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Can the Blood of Jesus Make You Sick?

I don’t mean this to sound snarky, but I’m seriously confused by stories coming out of places like Palm Beach, Peoria, and Austin that their respective Catholic archdioceses are recommending worshipers not receive the precious Blood of Christ from a common cup, or at all, at the Eucharist due to fears over the spread of swine flu.

I’m confused because it has been my understanding that Catholics believe in transsubstatiation, the view that at the Eucharist the physical elements of bread and wine are transformed in substance so that they are no longer bread and wine but in fact the Body and Blood of Jesus. The outward “accidents” of the elements are unchanged (the taste, aroma, etc.) but the inward “substance”—what it really is—is transformed.

So, what does it mean theologically that germs can be spread through the medium of consecrated Communion wine? Can the Blood of Christ make you sick? The image that comes to mind is someone hesitating to shake hands with Jesus because Jesus may have shaken hands with someone contagious. I’m not sure what I think about that image, but I struggle to see the faith in it—Eucharistic or otherwise.

I can understand why other groups (the Austin TX article mentioned Methodists) would consider the possibility of contagion from Communion wine and take suitable precautions. For them, it’s still wine in substance and not merely in accidents. (It may be considered to convey the real presence of Christ, depending on the denomination we’re talking about, but the wine is “really present” as well.)

I welcome any clarification or correction from my Catholic readers. And yes, I will delete any uncharitable comments directed at any point of view concerning the meaning of Communion.



  1. mike says:

    The sacramental species retain all the qualities of bread and wine. Eating many hosts will fill your stomach. Emptying a very full chalice will make you drunk. I suppose there could be some minimal risk of picking something up, though it would likely be from the vessel rather than its contents — which retain the antiseptic qualities of alcohol. There are people who prefer not to drink from the common cup, for these and other reasons. I don’t share their aversions. But the Church accommodates them. In receiving either species or both, we receive the whole Christ — body, blood, soul, and divinity.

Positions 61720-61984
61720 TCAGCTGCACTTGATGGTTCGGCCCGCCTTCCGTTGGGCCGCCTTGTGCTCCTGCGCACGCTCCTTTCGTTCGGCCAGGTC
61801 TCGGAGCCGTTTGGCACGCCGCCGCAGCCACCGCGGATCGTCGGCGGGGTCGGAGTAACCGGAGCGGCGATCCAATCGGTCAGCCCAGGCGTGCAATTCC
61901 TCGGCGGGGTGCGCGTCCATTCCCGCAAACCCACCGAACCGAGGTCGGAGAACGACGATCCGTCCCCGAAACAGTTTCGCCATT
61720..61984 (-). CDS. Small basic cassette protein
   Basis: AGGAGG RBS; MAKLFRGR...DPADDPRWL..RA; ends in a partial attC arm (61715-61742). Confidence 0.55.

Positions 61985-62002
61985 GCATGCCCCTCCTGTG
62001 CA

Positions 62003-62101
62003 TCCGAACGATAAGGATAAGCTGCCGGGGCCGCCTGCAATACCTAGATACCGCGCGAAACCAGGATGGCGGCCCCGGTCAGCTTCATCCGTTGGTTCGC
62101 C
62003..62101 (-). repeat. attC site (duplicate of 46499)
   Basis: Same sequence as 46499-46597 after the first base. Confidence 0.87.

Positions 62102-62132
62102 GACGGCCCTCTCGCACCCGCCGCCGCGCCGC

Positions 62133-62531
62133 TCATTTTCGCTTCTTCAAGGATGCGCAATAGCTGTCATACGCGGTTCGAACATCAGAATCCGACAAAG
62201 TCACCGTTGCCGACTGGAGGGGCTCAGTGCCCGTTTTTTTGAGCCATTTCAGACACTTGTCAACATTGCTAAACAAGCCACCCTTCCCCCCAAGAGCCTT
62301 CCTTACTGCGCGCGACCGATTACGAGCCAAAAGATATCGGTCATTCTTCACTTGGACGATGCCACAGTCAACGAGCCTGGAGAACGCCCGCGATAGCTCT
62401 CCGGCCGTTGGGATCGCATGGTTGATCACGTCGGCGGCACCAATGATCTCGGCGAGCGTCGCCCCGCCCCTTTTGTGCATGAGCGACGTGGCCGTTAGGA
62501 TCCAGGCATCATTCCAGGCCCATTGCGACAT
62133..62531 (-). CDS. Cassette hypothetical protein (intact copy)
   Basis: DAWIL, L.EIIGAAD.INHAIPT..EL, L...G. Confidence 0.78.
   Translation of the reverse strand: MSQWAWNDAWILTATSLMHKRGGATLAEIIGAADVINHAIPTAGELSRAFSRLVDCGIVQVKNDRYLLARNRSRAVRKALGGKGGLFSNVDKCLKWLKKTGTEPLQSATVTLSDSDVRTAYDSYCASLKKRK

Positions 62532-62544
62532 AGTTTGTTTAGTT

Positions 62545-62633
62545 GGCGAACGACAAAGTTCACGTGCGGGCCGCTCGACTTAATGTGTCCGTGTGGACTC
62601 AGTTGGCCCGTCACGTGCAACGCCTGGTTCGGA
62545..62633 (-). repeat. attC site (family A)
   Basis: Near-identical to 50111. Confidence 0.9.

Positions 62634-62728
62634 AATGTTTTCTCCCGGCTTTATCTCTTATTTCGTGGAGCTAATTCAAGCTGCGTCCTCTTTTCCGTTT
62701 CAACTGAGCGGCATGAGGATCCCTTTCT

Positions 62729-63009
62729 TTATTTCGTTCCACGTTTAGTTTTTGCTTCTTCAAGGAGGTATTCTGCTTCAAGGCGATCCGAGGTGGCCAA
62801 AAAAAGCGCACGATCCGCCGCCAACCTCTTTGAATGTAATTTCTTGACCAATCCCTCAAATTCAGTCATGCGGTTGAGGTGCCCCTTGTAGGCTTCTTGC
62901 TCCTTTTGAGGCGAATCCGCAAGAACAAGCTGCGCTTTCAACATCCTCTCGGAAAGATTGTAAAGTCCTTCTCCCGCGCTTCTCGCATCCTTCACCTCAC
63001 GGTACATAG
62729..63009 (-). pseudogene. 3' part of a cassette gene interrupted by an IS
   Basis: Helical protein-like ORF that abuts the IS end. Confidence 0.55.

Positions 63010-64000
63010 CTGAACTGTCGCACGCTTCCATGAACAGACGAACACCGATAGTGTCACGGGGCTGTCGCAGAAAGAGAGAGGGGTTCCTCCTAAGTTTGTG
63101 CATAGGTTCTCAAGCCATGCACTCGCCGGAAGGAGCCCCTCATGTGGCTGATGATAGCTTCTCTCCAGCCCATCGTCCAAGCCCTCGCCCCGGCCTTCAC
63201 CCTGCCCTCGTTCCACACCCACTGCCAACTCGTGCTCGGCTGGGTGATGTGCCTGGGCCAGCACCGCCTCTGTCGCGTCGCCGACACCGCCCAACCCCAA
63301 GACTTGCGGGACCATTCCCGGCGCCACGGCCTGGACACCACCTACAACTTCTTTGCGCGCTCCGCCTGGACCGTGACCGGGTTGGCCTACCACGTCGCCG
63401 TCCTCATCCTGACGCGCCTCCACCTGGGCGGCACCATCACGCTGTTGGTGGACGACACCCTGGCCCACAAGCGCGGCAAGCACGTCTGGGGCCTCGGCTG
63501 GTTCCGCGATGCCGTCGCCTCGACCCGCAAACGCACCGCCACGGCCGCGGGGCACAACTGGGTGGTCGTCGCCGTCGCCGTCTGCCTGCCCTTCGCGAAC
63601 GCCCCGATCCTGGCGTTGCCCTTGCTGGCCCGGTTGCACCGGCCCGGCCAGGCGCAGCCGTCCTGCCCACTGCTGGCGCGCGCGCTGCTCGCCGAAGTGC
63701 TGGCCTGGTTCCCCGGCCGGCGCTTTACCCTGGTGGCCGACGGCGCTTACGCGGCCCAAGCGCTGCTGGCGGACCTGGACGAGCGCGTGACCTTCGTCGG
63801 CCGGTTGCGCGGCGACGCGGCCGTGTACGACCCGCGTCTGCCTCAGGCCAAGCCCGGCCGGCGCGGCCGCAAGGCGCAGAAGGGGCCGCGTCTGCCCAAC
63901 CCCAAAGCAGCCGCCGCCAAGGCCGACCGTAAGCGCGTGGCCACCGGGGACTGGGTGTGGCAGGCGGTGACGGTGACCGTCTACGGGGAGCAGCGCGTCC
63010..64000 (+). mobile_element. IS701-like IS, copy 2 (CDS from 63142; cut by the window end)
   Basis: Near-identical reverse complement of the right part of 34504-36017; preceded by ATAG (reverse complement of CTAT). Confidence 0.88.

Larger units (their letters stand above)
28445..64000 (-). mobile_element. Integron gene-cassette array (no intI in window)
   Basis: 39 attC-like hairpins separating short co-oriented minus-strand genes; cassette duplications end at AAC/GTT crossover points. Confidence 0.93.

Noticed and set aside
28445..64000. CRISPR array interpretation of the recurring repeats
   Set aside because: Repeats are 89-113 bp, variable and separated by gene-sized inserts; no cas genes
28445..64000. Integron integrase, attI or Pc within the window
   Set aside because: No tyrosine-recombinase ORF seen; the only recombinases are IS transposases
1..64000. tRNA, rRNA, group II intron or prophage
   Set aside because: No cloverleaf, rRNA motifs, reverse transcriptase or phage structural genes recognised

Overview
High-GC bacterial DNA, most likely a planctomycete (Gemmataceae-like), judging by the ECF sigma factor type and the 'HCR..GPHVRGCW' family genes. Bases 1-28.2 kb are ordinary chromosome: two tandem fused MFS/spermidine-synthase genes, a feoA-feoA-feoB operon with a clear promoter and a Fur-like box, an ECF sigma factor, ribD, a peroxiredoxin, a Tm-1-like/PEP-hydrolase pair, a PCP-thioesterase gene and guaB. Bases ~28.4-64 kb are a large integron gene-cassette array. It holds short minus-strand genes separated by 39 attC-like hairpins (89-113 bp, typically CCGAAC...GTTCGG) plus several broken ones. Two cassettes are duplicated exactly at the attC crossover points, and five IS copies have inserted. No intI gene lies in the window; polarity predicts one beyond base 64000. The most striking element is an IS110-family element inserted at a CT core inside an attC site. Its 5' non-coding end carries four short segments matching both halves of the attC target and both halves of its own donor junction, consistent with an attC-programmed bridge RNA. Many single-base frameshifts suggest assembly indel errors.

I’m not a theologian, Darrell, but I wonder whether it’s correct to use the word “physical” as a synonym for “substantial.” If the physical elements were changed, then we could send it to a lab to determine blood type, and no Christian of any age ever made that claim.


  2. mikelioso says:

    My first communion was a pretty bad experience. The waffer tasted like paper and got stuck to the roof my mouth and the taste of it made me feel sick. I told my grandmother and she told me that there was no way that the body of Christ could make me sick. So I think my grandmother would say that you cannot get swine flu from the blood of Christ, the cup on the otherhand is a different story.


  3. Chris says:

    David, over at postings from prairie hill, has discussion about the issues of illness transmission at communion, making the point that the more “protestant” (my distinction) form of communion – little cups – requires more handling, and thus risks greater contamination from dirty hands than does sharing the sacrament via a common cup.

    Check out his post here: http://stjohnprairiehill.blogspot.com/2009/04/h1n1-swine-flu-churches.html

    As for the nature of sacrament … it still has all the nature and attributes of wine, but isn’t wine. So to the outsider it is wine, and even to the believer it has all the attributes of wine (and would act like wine vis-a-vis disease, etc.), but to the believer it is the blood of Christ.

    A little bit of paradox is fine with me.


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